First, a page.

A long section of retaining wall at the Myrtle Hill Cemetery facing South Broad Street collapsed during a severe thunderstorm with heavy rains Thursday night, exposing a small section of two vaults, but not actual coffins.
Public Works Department personnel spread a plastic tarp over the wall Thursday night and started work on a temporary repair Friday morning.
Rome Public Works Director Chris Jenkins said Multi-Craft Construction Services, which has been doing work to repair numerous sections of retaining walls in the cemetery for the last several years, will start work on a permanent repair by the middle of next week.
“For the last two or three years we’ve been replacing walls with Multi-Craft each year,” Jenkins said. Since 2014, the city has spent $91,000 with Multi-Craft to repair aging retaining walls in the historic cemetery.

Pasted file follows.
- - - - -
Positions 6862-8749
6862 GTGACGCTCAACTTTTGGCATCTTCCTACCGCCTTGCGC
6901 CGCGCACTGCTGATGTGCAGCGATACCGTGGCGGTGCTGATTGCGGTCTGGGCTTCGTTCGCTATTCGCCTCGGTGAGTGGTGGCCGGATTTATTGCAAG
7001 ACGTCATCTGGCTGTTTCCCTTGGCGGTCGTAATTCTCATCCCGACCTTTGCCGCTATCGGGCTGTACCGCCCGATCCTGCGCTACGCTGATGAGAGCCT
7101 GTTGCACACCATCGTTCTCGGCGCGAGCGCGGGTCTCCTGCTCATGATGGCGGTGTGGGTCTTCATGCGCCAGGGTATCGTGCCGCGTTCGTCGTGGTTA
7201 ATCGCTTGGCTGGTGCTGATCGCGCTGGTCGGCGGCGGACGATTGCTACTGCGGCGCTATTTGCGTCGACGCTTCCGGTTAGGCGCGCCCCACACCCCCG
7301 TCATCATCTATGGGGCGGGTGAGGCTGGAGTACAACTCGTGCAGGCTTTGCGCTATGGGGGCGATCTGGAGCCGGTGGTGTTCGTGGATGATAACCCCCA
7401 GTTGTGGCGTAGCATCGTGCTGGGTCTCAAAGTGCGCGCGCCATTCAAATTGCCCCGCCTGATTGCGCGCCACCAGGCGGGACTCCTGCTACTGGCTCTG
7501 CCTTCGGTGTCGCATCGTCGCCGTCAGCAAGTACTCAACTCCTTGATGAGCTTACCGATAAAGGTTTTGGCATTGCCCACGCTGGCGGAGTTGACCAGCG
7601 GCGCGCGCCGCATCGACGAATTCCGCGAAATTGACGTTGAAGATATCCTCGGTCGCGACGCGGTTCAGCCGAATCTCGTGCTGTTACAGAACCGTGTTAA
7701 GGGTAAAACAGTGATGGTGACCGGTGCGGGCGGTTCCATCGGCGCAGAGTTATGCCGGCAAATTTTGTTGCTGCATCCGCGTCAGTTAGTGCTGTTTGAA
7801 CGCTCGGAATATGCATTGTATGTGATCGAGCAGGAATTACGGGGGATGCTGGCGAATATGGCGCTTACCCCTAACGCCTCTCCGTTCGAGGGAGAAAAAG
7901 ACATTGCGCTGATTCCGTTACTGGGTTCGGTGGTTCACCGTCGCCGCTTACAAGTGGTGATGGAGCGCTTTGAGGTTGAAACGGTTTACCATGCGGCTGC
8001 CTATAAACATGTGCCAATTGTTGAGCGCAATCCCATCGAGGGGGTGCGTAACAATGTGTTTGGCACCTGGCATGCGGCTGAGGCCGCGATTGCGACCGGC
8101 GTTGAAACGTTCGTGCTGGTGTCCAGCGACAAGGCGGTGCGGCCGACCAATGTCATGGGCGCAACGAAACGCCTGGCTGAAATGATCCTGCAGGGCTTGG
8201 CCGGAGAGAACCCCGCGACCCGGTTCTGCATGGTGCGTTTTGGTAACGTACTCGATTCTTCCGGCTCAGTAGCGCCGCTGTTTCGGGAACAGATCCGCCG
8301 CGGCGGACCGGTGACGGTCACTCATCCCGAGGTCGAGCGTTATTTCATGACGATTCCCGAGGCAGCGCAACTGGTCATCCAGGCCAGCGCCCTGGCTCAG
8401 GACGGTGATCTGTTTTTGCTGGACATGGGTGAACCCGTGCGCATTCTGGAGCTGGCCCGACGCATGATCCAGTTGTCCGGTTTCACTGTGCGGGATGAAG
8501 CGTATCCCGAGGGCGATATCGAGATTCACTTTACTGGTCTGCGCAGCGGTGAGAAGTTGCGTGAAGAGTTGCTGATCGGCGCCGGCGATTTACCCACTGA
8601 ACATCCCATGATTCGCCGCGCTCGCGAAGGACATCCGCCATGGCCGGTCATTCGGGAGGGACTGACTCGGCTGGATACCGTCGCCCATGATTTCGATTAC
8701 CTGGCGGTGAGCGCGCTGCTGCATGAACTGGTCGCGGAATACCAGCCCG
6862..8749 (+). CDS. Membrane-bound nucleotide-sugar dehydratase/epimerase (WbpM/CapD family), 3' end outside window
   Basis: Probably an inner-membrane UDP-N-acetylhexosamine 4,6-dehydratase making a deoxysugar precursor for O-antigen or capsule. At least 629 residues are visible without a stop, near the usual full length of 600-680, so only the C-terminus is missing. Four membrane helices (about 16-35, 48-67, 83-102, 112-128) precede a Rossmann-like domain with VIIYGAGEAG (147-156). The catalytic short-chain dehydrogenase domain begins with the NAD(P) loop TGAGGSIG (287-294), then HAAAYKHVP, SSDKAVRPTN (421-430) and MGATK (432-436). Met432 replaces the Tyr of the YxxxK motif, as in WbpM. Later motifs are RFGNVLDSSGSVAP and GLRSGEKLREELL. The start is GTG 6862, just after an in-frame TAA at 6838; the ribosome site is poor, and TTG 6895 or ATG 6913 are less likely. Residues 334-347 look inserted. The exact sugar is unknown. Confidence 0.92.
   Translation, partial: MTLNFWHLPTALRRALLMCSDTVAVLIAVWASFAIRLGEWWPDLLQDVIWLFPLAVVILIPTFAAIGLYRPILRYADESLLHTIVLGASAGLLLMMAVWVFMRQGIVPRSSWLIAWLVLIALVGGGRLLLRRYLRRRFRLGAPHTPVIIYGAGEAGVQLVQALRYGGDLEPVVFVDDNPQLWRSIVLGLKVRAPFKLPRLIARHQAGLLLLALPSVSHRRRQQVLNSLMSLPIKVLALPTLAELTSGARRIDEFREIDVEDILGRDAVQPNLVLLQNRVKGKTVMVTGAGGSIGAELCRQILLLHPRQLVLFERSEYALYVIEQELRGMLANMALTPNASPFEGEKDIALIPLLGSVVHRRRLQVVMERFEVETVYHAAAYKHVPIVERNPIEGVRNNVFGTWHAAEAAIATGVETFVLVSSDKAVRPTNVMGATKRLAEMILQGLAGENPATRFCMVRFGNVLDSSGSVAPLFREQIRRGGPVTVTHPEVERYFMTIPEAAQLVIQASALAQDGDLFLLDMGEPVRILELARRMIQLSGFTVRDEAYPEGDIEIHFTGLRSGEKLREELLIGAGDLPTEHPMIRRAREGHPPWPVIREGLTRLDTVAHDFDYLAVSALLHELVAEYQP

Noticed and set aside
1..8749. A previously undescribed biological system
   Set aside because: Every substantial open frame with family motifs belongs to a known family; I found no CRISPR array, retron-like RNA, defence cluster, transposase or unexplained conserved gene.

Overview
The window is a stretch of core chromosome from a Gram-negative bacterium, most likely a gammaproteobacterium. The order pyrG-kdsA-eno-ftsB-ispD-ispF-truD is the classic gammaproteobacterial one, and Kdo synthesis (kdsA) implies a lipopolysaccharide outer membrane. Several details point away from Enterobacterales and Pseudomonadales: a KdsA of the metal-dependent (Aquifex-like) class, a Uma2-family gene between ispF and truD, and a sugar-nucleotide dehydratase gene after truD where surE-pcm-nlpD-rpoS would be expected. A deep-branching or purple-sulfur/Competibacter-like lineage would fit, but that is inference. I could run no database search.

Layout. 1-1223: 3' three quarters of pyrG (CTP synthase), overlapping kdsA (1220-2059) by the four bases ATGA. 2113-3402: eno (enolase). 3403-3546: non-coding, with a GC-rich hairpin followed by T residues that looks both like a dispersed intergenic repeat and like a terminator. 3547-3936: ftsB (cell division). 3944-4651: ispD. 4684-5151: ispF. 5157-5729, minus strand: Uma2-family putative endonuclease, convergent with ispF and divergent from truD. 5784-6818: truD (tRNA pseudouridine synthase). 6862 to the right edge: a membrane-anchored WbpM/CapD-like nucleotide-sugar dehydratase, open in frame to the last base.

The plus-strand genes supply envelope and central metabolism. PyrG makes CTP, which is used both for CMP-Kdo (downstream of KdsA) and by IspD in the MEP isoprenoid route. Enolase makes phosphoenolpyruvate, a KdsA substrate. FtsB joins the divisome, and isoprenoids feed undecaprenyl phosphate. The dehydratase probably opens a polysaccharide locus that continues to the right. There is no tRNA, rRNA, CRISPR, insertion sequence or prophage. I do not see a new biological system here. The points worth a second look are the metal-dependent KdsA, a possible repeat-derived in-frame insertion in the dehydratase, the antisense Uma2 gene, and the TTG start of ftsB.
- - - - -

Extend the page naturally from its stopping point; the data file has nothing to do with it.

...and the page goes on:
The entire section of wall from the first southbound entrance at the Tomb of the Known Soldier back toward the first set of steps leading up into the cemetery will be replaced. Jenkins estimated that 125 feet of wall will have to be replaced, but that the part which collapsed was closer to 50 feet.
Street Department Director Chad Hampton said his crews were cleaning up the sidewalk and would stabilize the wall beside the failure with rebar and plywood. Jenkins said that as much of the old marble wall as could be saved will be cleaned up and re-used during the permanent repair.
Eight city employees and several members of an inmate labor crew which regularly work at the cemetery were involved in the clean up Friday.
The repair work did slow traffic on South Broad Street during the day Friday, but did not cause any major delays.